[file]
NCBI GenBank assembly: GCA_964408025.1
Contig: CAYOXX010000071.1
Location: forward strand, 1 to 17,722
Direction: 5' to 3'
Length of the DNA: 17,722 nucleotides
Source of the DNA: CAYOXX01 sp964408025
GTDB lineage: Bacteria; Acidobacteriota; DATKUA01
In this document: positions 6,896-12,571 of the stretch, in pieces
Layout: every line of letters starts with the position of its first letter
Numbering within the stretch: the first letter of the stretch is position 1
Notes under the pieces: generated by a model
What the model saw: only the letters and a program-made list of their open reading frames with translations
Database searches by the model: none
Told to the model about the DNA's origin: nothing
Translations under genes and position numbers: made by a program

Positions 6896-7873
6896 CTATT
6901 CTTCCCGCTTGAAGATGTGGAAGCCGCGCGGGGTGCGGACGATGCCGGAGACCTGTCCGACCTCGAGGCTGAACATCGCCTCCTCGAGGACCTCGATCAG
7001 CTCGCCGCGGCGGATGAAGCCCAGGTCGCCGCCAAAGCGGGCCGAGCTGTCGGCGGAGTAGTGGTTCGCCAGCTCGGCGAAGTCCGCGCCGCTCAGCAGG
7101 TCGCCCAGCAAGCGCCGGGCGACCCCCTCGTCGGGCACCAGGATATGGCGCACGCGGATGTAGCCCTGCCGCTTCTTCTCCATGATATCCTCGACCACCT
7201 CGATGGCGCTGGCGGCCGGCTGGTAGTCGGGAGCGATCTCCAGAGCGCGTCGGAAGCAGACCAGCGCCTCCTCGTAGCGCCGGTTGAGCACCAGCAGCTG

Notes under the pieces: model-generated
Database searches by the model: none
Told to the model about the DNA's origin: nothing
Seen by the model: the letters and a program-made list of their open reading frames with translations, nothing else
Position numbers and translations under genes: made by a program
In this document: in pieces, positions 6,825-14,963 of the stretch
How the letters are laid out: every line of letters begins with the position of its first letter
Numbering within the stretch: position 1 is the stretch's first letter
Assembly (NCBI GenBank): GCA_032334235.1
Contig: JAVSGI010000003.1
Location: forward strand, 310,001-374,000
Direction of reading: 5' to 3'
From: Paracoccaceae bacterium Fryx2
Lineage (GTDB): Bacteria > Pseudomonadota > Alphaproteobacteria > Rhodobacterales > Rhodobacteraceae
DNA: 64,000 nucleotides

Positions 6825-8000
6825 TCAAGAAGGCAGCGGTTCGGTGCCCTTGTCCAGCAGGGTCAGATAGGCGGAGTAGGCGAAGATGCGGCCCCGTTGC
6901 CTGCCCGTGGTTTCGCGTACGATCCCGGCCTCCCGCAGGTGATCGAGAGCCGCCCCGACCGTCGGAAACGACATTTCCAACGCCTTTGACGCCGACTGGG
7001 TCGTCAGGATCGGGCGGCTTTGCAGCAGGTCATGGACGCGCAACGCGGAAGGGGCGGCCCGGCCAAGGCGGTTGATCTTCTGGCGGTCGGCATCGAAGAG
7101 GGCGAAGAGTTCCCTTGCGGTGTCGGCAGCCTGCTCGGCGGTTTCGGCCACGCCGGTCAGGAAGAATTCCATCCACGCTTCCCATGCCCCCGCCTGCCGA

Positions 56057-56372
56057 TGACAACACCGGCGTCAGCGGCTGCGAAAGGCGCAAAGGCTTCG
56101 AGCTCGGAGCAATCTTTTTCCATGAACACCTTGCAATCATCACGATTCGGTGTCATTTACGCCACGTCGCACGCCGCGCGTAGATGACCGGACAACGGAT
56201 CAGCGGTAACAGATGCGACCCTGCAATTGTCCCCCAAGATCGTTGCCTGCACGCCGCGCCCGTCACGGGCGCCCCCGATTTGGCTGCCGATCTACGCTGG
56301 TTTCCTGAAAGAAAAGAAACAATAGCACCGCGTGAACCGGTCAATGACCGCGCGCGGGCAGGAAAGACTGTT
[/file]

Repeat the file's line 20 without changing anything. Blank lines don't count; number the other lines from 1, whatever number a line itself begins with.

7101 TCGCCCAGCAAGCGCCGGGCGACCCCCTCGTCGGGCACCAGGATATGGCGCACGCGGATGTAGCCCTGCCGCTTCTTCTCCATGATATCCTCGACCACCT